In Vitro Effects of Quercetin on Oxidative Stress Mediated in Human Erythrocytes by Benzoic Acid and Citric Acid


FOLIA BIOLOGICA-KRAKOW, vol.62, no.1, pp.59-66, 2014 (SCI-Expanded) identifier identifier identifier

  • Publication Type: Article / Article
  • Volume: 62 Issue: 1
  • Publication Date: 2014
  • Doi Number: 10.3409/fb62_1.59
  • Journal Indexes: Science Citation Index Expanded (SCI-EXPANDED), Scopus
  • Page Numbers: pp.59-66
  • Keywords: Benzoic acid, citric acid, quercetin, oxidative stress, erythrocytes, MERCURIC-CHLORIDE, SODIUM SELENITE, PROTECTIVE ROLE, VITAMINS C, RATS, INJURY, ANTIOXIDANTS, LYMPHOCYTES, CARCINOMA, ASSAY
  • Yozgat Bozok University Affiliated: Yes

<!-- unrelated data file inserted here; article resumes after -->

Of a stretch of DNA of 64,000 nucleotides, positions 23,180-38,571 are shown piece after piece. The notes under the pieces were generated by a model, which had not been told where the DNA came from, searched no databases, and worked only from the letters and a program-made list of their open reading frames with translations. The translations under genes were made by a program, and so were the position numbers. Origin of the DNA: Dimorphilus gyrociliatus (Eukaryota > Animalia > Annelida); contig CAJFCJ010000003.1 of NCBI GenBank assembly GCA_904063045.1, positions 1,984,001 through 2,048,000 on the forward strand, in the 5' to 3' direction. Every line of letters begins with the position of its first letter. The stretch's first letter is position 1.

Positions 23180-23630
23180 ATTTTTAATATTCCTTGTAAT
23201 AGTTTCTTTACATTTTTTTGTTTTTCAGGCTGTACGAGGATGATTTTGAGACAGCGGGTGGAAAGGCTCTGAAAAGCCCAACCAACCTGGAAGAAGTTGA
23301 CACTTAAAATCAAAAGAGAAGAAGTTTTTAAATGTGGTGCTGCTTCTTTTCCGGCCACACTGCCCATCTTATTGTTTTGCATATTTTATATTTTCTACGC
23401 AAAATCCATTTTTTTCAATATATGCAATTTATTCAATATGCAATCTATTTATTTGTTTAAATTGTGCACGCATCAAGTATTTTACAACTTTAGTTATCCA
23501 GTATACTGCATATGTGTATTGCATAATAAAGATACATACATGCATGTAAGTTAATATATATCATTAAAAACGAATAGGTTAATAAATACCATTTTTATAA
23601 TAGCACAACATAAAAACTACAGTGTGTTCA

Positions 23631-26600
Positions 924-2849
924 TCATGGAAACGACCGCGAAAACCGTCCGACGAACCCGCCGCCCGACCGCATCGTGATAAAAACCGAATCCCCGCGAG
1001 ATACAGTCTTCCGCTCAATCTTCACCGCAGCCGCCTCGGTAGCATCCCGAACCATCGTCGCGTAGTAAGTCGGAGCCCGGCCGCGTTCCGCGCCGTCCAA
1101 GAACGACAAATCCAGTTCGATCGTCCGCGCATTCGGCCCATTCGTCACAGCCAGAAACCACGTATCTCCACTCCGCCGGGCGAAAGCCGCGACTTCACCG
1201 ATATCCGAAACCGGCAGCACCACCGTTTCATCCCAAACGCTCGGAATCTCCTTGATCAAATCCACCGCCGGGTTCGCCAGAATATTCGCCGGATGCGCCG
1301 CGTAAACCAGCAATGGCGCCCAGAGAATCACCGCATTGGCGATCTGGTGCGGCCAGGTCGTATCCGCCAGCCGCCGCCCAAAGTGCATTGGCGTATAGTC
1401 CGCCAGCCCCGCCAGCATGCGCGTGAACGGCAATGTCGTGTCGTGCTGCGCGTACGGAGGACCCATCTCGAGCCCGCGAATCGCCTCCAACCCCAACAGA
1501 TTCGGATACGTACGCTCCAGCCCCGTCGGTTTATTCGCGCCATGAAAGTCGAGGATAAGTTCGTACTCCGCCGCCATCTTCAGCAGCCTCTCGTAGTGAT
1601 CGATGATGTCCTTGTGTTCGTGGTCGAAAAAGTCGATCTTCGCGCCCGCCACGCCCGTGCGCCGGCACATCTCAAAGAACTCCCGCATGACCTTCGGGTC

Benzoic acid (BA) and citric acid (CA) are food additives commonly used in many food products. Food additives play an important role in food supply but they can cause various harmful effects. The in vitro adverse effects of BA and CA and the protective effect of quercetin on human erythrocytes were investigated by measuring malondialdehyde (MDA) levels and superoxide dismutase (SOD), catalase (CAT), glutathione peroxidase (GPx) and glutathione-S-transferase (GST) activities. Erythrocytes were incubated with BA and CA, at three doses of 50, 100 and 200 mu g/ml, and quercetin, at a concentration of 10 mu M. After BA and CA application, a dose-dependent increase in MDA level and decreases in SOD, CAT, GST and GPx activities were found in erythrocytes. Among the two food additives, BA exerted a more harmful influence on human erythrocytes than CA. The protective effects of quercetin against oxidative stress induction in the human erythrocytes by CA and BA, were found when these two food additives were applied at each of three doses of 50, 100 and 200 mu g/ml. However, complete protection of quercetin against CA toxicity was only observed when this agent was applied at a lower dose of 50 mu g/ml. Quercetin did not completely protect erythrocytes even at the lowest concentration of BA.